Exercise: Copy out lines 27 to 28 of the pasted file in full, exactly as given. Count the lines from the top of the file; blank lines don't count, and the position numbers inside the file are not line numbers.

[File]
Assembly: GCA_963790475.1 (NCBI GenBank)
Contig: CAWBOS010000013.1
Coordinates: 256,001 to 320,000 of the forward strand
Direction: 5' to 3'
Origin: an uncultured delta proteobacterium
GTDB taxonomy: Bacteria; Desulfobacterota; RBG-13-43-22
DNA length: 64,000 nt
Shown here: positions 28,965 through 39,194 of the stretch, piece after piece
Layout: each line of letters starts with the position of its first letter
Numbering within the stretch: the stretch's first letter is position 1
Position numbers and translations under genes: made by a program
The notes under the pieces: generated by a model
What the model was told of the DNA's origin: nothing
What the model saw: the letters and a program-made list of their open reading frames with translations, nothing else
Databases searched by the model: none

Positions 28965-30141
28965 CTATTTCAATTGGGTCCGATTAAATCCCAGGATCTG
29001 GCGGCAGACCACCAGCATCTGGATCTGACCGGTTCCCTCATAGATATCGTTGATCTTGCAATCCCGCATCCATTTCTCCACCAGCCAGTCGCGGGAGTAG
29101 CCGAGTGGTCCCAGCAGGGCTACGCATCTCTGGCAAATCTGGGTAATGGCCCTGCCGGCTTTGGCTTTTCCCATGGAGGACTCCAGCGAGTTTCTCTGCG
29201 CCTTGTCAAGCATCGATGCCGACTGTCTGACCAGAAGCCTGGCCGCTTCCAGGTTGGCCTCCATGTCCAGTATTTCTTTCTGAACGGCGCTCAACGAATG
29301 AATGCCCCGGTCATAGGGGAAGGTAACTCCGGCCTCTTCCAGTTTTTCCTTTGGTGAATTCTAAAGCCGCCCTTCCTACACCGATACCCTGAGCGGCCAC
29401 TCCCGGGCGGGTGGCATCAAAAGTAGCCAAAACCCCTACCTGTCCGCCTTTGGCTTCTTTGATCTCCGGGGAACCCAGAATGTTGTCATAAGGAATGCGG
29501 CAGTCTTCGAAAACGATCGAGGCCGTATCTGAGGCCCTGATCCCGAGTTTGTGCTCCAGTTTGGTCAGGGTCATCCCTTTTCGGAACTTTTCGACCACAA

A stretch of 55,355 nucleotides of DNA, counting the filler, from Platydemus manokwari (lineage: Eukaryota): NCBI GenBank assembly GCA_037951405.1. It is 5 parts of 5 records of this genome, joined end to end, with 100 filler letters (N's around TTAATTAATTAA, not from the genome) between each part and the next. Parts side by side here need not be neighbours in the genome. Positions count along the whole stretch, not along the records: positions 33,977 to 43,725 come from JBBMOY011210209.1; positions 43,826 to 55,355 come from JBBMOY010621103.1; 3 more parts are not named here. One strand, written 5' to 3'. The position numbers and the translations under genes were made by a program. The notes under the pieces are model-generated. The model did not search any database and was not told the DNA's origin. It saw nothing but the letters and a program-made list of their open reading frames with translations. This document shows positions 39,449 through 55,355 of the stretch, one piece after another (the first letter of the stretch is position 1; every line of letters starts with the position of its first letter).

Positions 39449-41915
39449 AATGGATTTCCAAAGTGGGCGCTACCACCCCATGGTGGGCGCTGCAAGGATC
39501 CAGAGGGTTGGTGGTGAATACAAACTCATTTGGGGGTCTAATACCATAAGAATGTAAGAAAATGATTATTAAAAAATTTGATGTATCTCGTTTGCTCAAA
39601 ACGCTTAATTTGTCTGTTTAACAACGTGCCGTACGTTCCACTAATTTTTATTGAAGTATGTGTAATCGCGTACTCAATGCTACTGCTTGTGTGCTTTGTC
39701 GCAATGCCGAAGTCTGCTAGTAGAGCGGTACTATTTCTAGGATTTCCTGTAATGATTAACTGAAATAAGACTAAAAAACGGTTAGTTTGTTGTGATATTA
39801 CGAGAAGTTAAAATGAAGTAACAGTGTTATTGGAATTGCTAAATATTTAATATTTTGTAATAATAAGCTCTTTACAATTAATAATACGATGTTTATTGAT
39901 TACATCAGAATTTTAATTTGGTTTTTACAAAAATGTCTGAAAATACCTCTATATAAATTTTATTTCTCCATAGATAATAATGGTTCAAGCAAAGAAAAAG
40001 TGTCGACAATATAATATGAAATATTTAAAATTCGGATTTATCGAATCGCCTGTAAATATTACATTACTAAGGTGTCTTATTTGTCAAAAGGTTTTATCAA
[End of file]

39501 CAGAGGGTTGGTGGTGAATACAAACTCATTTGGGGGTCTAATACCATAAGAATGTAAGAAAATGATTATTAAAAAATTTGATGTATCTCGTTTGCTCAAA
39601 ACGCTTAATTTGTCTGTTTAACAACGTGCCGTACGTTCCACTAATTTTTATTGAAGTATGTGTAATCGCGTACTCAATGCTACTGCTTGTGTGCTTTGTC